Anyway, I also read Hugo Jacomet. The Parisian Gentleman (his online publication) produces a guide of shoe brands by price, with reviews of quality and what not. This led me to Septieme Largeur, which is extremely stylish, more fashion forward than a lot of others at its price range. And the Shoe Snob Blog also had nice things to say. Not to mention one of the cofounders is has a media presence I was able to find (mostly some interviews and videos). I also happened to be in Paris about that time, went to the shop, and he was there helping people out (Fitzpatrick also is at his shop, now that he has one).

 

This small, very personal brand is a good thing. I love working with a business where the people I am talking to are invested in it (figuratively). They have passion for what they are doing and it shows. A large corporation you don’t know who you are dealing with. When I deal with a small company it is nice to deal with the same person or group of people every time. I know I am a customer, not a personal friend, but it feels kind of like I am their friend, because there is more of a relationship.

 

 

 

What would you like to see different?

Justin Fitzpatirck and Mathieu Preiss are doing great. I would buy their products without hesitation, well maybe a little as I can’t try the shoes on for a new style or last, I live in Boston not London or Paris. But I trust them to do what they think is best as far as products go, and I like their style. I think that they, and people like them, are doing what needs to be done to keep the men’s shoe industry alive and vibrant.

 

 

 

 

How important is luxury casual clothing to you?

I prefer what is normally not seen as casual. When I am wearing casual clothing it is because I don’t want to mess up something nice, or simply for convenience (i.e. I’m not going to wear button boots through airport security; they are a pain to take off and put back on quickly). I like nice things, but unless you mean a fine linen shirt when you say casual, I’d rather save my money for something else.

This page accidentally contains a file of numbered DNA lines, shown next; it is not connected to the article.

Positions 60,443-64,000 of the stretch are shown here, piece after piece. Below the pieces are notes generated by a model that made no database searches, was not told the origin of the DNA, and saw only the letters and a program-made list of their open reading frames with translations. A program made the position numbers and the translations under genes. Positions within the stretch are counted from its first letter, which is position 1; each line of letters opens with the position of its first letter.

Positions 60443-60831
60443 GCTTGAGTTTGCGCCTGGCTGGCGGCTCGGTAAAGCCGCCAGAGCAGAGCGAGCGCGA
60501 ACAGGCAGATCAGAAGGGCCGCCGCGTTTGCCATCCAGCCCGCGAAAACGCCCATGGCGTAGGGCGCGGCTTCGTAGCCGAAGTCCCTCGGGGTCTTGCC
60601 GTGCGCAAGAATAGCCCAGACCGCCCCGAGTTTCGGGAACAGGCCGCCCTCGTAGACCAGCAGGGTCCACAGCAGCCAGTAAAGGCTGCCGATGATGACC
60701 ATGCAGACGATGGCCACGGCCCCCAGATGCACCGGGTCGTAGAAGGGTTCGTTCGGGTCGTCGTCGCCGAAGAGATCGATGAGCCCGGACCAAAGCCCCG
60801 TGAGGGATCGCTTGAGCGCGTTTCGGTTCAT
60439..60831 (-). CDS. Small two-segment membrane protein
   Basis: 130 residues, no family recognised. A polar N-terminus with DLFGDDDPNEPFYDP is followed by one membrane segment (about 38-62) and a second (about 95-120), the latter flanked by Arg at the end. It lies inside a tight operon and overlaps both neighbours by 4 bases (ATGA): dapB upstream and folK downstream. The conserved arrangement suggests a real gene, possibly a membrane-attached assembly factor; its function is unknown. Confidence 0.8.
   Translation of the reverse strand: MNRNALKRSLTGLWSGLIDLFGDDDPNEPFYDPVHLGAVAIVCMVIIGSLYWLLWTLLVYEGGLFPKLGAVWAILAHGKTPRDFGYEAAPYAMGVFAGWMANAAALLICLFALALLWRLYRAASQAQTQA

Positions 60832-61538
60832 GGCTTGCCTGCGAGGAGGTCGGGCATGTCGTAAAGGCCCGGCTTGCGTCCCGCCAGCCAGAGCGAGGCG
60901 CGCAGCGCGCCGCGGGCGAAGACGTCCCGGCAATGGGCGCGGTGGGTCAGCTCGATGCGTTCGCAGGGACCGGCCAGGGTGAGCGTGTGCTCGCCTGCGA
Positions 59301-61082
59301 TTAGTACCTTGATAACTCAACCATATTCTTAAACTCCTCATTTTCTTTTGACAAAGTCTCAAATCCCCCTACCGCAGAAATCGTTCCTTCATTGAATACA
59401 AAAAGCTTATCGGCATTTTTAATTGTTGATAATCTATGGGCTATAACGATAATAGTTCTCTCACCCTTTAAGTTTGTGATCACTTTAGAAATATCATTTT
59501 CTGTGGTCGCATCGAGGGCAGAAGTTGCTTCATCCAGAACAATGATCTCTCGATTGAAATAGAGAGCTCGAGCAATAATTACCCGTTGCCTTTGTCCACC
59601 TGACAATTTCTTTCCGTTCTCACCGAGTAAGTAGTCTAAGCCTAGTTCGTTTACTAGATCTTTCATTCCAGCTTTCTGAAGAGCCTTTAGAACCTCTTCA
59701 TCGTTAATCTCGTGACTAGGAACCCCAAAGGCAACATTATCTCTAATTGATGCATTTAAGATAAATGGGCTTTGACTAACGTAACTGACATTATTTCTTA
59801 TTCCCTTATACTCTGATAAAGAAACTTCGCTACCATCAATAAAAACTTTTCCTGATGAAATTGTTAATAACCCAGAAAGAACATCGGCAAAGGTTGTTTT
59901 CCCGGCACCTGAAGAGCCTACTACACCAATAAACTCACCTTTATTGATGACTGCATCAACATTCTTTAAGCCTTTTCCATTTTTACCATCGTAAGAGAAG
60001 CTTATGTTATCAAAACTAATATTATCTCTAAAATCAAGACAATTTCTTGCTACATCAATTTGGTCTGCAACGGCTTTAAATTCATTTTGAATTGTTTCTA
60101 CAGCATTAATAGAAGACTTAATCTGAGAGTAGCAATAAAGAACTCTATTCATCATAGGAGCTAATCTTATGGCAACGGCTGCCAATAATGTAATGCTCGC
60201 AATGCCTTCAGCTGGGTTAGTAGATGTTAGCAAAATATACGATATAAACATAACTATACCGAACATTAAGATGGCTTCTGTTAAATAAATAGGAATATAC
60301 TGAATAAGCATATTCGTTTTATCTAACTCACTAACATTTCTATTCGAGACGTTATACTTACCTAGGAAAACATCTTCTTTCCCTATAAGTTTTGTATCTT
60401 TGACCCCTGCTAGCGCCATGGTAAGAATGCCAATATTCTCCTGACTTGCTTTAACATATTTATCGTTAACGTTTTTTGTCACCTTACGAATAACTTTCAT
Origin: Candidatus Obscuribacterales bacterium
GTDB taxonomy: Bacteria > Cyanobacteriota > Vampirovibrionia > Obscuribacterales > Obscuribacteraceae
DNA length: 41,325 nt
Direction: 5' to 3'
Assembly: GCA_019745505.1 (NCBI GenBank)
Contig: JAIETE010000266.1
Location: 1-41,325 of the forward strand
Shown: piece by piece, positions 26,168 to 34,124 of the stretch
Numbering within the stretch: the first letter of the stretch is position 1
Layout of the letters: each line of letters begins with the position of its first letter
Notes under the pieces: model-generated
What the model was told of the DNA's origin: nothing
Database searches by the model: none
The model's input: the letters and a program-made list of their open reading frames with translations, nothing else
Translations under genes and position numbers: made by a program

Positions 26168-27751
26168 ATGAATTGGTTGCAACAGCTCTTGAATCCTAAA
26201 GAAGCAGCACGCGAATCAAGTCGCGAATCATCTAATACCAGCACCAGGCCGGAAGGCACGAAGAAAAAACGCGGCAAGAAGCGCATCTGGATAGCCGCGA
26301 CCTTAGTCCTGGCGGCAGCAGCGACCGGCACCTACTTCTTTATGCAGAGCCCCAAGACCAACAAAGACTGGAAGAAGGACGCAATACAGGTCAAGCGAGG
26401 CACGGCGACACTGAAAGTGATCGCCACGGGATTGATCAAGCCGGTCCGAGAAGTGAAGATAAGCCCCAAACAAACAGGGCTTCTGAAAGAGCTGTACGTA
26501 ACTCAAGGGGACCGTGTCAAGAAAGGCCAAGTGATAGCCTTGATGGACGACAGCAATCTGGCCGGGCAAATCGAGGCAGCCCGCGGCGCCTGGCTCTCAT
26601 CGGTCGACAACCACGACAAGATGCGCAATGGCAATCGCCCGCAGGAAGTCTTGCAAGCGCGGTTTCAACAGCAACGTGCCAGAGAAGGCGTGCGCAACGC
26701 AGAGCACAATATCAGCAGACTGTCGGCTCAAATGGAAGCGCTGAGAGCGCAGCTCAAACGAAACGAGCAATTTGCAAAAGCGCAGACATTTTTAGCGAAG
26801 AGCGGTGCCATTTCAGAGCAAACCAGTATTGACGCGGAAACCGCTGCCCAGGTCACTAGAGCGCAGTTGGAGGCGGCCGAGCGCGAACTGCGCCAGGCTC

How can the men's luxury fashion industry serve you better?

 

I don’t see that fashion industry as some monolithic entity that really has any intention of serving me. There are tons of small operations that I enjoy. These small operations are doing great jobs. The big luxury companies have too much name recognition and too much value put on that recognition for me to afford anything as nice as what I can get from a small company which is run by a handful of people.

 

If I were to buy a suit, I’d likely get one from Kent Wang. Around here most know his name, but it is not a major brand. Brooks Brother suits are comparable in price, available locally, are decent products, but I met Kent Wang. He personally help me try on suits. If I had a problem with it, I would be dealing with him. If I loved it he could get me more like it, or even improve upon it much easier than a BB rep could one of their suits.

 

So, I’m happy with the small, personable nimble operations I have dealt with. And not just in the fashion industry but with my tea suppliers as well. I wish the people I named all the success they can handle, and would likely remain a loyal customer as long as they continued to offer the same quality and comparable price, even if I could no longer expect to have them reply to my email or be at the showroom or store to tell me how their suit or boot should fit.

 

 

Hope this is helpful.